by Charles Jefferies

Hitachi Deskstar 7K3000 3TB Review (HDS723030ALA640)

 

 

By Charles Jefferies
3TB is the highest capacity you can get in a single hard drive – for now. We take a look at Hitachi’s flagship consumer drive, the Deskstar 7K3000. Key features include a 6.0Gbps SATA III interface, 64MB buffer, and a five-platter design (600GB each).
Aside from its tremendous 3TB capacity, the 7K3000 doesn’t have many remarkable features. The 7K3000 is Hitachi’s first drive to feature a 6.0Gb/s SATA III interface and a 64MB cache buffer. The buffer size generally doesn’t affect performance on a noticeable level unless it is too small; 64MB is the largest we’ve seen on a hard drive excluding the hybrid SSD Seagate Momentus/Barracuda XT drives.
It is interesting that the 7K3000 uses the 512 bytes/sector format instead of the new 4kb sector Advanced Format like so many other new drives are; Hitachi must have had a reason for keeping the age-old standard.
Hitachi claims the 7K3000 is up to 27% faster than its previous-generation Deskstar 7K2000. The company also says the 7K3000 is more power efficient; the 2TB version of the 7K3000 consumes 30% less power at idle compared to the 7K2000. The 7K3000 we are reviewing today has more platters than the 2TB version so it will likely consume more power than most drives.
Let’s take a quick look at the 7K3000’s specifications, physical features, and then start benchmarking.
Hitachi Deskstar 7K3000 (HDS723030ALA640) Specs
  • Interface: SATA III 6.0Gb/s
  • Unformatted Capacity: 3TB (2TB and 1.5TB versions also available)
  • Sector size (variable, Bytes/sector): 512kb
  • Max areal density (Gbits/sq. in): 411
  • Data buffer: 64MB
  • Rotational Speed (RPM): 7200
  • Media transfer rate (Mbits/sec, max): 1656
  • Interface transfer rate (MB/s, max): 600
  • Error Rate (non-recoverable, bits read): 1 in 10^14
  • Acoustics: Idle (Bels): 2.9
  • Height (mm): 26.1
  • Weight (g, max): 690

Aesthetics

The Hitachi 7K3000 has a rather clean appearance with its silvery top panel and black on white drive sticker. Hitachi doesn't put a huge emphasis on advertising their brand name on the drive itself, where others like Western Digital even color coordinate the drive with the brand logo displayed prominately.

The front of the 7K3000 includes the standard SATA power and data connection, with a single jumper section. No mention of the jumper pins are given on the drive cover, although one of the Hitachi service manuals make note that it is used to enable Power-up in Standby. This is primarily used to minimize startup power requirements of a computer as a whole, by allowing the controller to sequence how the drives connected to it are powered up. Instead of having a handful of drives all spinning up at the same time, the controller can stagger the spinup sequence.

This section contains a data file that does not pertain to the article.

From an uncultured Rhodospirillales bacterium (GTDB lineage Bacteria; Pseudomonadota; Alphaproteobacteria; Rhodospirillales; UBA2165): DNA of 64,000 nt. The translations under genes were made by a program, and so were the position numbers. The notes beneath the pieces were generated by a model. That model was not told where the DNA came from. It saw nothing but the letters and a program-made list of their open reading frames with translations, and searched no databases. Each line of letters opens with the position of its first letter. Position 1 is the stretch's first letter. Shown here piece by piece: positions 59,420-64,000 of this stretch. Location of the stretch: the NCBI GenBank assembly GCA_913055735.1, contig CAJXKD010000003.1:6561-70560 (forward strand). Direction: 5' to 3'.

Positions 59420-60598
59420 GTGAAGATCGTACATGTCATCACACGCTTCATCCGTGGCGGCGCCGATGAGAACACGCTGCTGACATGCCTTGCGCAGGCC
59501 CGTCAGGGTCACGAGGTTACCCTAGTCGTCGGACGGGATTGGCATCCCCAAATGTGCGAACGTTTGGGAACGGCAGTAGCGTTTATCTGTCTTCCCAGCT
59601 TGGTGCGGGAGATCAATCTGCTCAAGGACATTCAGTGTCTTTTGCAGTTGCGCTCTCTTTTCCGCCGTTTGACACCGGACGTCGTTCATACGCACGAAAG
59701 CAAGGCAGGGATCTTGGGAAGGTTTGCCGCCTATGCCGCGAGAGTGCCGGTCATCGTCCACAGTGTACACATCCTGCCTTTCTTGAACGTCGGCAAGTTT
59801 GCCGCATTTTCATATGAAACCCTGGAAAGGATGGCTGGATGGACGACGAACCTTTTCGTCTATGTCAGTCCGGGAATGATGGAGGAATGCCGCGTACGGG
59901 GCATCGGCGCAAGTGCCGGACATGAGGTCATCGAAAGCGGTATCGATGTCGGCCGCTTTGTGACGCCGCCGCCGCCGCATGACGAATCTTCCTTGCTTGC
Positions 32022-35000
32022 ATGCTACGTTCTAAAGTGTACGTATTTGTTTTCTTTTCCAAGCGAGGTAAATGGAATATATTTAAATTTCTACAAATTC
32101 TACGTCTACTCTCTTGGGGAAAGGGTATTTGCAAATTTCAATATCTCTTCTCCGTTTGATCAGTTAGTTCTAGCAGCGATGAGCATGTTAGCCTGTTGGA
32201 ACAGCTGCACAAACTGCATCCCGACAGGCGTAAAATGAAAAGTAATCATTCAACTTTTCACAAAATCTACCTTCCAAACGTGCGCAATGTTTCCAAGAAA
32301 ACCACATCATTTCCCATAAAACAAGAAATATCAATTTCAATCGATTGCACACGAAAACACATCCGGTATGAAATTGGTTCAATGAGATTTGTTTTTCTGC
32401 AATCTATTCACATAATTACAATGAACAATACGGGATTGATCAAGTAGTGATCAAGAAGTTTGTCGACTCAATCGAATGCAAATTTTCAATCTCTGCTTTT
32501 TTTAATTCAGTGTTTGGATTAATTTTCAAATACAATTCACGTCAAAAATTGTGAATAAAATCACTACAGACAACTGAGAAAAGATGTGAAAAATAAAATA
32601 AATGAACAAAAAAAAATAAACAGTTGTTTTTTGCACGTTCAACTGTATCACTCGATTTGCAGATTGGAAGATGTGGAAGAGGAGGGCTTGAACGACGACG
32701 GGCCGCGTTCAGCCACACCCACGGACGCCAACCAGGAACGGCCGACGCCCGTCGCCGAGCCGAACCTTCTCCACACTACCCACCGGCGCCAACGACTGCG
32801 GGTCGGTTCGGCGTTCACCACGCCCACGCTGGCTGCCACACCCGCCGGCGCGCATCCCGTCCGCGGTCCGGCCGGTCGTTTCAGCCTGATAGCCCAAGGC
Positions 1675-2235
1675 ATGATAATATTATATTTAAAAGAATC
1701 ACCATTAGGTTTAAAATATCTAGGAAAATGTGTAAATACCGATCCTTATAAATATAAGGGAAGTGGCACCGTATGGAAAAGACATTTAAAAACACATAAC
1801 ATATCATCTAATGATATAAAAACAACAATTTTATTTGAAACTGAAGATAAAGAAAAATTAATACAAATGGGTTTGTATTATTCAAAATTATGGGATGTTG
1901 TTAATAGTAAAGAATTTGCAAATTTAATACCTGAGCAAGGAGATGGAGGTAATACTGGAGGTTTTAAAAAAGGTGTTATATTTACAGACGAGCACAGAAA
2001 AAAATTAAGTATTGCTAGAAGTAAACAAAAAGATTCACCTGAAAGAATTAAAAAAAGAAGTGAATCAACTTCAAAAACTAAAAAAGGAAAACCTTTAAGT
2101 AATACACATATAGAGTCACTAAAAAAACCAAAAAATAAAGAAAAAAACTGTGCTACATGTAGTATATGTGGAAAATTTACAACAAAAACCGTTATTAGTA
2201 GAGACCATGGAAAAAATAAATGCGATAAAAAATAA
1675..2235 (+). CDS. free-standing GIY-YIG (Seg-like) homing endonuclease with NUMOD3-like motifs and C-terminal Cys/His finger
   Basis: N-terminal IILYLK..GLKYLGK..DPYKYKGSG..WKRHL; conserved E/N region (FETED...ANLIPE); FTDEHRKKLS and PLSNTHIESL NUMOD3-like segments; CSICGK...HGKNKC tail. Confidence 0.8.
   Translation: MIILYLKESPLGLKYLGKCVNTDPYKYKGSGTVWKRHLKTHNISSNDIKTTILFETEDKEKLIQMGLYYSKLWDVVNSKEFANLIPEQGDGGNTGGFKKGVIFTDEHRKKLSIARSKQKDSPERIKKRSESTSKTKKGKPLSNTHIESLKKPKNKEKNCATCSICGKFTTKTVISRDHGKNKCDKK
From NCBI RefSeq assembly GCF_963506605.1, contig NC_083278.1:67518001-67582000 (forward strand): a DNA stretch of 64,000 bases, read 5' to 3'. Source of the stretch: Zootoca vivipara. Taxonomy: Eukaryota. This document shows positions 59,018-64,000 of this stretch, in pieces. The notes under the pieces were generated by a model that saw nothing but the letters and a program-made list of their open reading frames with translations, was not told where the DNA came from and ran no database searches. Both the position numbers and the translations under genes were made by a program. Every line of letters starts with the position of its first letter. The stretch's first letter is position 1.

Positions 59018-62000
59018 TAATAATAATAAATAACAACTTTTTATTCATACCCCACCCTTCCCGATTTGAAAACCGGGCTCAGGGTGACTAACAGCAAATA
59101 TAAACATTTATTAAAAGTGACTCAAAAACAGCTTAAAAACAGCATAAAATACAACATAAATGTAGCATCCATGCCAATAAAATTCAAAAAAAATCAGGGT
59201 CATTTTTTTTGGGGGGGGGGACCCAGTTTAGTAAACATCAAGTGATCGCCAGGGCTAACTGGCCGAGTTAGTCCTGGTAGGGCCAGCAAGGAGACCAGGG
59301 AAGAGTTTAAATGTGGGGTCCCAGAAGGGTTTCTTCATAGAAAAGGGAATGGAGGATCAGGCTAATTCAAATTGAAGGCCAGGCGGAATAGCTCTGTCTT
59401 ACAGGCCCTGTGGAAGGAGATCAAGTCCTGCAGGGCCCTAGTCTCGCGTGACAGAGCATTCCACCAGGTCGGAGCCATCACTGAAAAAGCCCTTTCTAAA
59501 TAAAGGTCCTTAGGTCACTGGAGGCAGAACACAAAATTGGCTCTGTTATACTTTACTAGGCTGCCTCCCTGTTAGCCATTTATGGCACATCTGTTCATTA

The bottom of the drive is fairly basic, following the design of having the main circuit board components facing inwards. This allows certain parts to shed heat into the drive body for better cooling management as well as preventing components from being knocked off when roughly handled.

Disassembly
It is fairly simple to take the Hitachi Deskstar 7K3000 apart with a Torx screwdriver. After removing six T-8 sized screws, the circuit board lifts up easily exposing the underside of the hard drive and a small vibration isolation pad.
The 7K3000 is powered by a LSI MEL-B1B1 controller, with a 64MB Samsung DDR2 memory module for cache. Overall a very well-organized layout on this particular drive.
Synthetic Benchmarks
High platter density is beneficial in sequential data transfers. The 7K3000 is a five-platter drive featuring a capacity of 600GB per platter; its high density certainly pays off here. It is able to beat out top-performing 2TB drives, the Western Digital Caviar Black 2TB and the similar RE4 2TB.
This time using random transfers, we see the 7K3000 dead even with both Western Digitals. High platter density still helps in this test.
Small random transfers of data are more common in everyday operations than sequential transfers; the 7K3000 is lagging behind its 2TB competitors in this test by a margin of about 23% in reads and 12% in writes. The 7K3000 still has very good performance for a hard drive regardless, though compared to the top performing drives it shows some weakness.
The 7K3000 holds its own in write latency. Write latency is a great indicator of overall responsiveness; a drive with a lower latency will be able to access information faster. 6 ms on average is very good; and in the max ms recorded, it’s the 7K3000’s turn to throw a punch at its Western Digital competitors.
This benchmark is an indicator of the maximum possible sequential data transfer performance. These are numbers you would see if transferring a large file that is located on the very edge of the disk platters.
The 7K3000 posts very solid numbers; these are easily better than most 1TB and 2TB drives, due in part to the 7K3000’s sheer data density per platter.
This benchmark is similar to the last, except these are the slowest sequential data transfer numbers you can expect to see transferring a large sequential file located on the inside of the disk platters (versus the outside; the data transfer rate will always be higher at the edge of the disk platters since they are moving faster).